The group of educators and policymakers charged with revamping how the state grades its teachers will get a crash course Thursday on using student test data.
Under new laws passed in January that helped the state recently win about $500 million from the U.S. Department of Education’s Race to the Top grant competition, more than half of a Tennessee teacher’s yearly evaluation will now rely on how students perform on tests.
The 15-member Teacher Evaluation Advisory Committee — a panel of educators, business experts and lawmakers assembled earlier this year to figure out what criteria should be included in job evaluations for teachers and principals — are scheduled for a round of schooling on the state’s student data system by the company that compiles and manages the information, the SAS Institute.
Per new state laws, 35 percent of a teacher’s evaluation will rely on how his or her students performed on the Tennessee Value-Added Assessment System test, known as TVAAS, which measures student growth from year to year.
The board will have to decide what other kinds of tests will should make up the remaining 15 percent of test-based evaluations. Members will also have to choose what additional criteria will count toward the other 50 percent of the evaluation.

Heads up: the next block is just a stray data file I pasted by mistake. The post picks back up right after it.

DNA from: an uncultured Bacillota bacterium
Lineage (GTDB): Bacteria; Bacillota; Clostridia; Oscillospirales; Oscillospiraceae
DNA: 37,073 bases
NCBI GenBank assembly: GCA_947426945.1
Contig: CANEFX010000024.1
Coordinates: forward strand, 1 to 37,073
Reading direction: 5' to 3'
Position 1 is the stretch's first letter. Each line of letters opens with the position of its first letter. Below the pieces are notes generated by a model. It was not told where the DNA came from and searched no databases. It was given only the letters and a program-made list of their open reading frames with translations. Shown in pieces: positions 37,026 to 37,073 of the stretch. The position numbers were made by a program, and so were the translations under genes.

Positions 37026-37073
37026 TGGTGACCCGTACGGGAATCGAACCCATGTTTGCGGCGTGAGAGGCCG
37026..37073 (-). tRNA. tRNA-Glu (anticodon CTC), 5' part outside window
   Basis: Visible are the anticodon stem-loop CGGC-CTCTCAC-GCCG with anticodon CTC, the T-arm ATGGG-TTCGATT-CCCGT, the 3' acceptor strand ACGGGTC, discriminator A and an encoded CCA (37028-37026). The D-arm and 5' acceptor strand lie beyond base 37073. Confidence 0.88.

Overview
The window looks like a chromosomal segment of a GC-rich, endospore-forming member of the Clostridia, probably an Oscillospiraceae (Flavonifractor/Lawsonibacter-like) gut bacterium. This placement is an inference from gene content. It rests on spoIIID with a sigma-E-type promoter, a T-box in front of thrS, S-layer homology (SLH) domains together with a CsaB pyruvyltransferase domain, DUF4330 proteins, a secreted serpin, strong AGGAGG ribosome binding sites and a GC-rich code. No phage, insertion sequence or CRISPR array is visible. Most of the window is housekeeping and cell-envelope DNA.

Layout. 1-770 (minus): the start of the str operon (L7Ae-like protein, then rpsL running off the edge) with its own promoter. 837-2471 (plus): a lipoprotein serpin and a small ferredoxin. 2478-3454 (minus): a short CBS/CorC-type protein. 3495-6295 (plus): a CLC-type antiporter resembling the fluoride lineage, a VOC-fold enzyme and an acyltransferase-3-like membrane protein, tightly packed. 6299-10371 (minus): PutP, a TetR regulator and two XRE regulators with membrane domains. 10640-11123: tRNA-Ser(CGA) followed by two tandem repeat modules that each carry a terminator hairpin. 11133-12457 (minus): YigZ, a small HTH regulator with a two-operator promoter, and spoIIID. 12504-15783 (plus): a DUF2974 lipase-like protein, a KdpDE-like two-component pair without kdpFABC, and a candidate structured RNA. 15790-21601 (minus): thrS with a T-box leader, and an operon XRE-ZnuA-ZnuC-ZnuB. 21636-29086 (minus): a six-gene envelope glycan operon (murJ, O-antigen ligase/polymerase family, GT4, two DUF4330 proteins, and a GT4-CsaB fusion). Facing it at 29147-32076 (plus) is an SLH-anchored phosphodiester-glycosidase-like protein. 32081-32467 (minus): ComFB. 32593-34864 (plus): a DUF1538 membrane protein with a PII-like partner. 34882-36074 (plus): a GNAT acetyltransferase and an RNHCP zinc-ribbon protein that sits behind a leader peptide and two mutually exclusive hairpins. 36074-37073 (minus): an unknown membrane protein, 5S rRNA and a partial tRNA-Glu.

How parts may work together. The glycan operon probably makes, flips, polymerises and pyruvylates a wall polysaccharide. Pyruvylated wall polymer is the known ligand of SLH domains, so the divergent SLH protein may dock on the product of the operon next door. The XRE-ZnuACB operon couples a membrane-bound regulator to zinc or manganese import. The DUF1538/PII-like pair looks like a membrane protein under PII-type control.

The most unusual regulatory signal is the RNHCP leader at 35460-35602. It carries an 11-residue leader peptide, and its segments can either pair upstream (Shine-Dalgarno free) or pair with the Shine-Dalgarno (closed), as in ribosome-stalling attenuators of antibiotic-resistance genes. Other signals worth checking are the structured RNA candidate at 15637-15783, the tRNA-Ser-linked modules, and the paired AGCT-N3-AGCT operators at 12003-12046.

The new teacher evaluations will kick in for the 2011-2012 school year.
The SAS Institute currently houses Tennessee’s student growth data and churns out TVAAS reports and value-added scores for the state Education Report Card.
Dr. William Sanders, who developed the state’s TVAAS model, and Dr. June Rivers, both of the SAS Institute, will instruct members of the committee on the nature and breadth of the information available for analyzing student academic progress, said a Tennessee Department of Education spokeswoman.
Lawmakers decided to change the way teachers are evaluated at the urging of Gov. Phil Bredesen, who said those changes would help the state win RTTT, rewarding states that use innovative ways of improving education.
Of the 41 states that competed for a cut of $4.35 billion in grant money, Tennessee and Delaware were the only states to win the grant.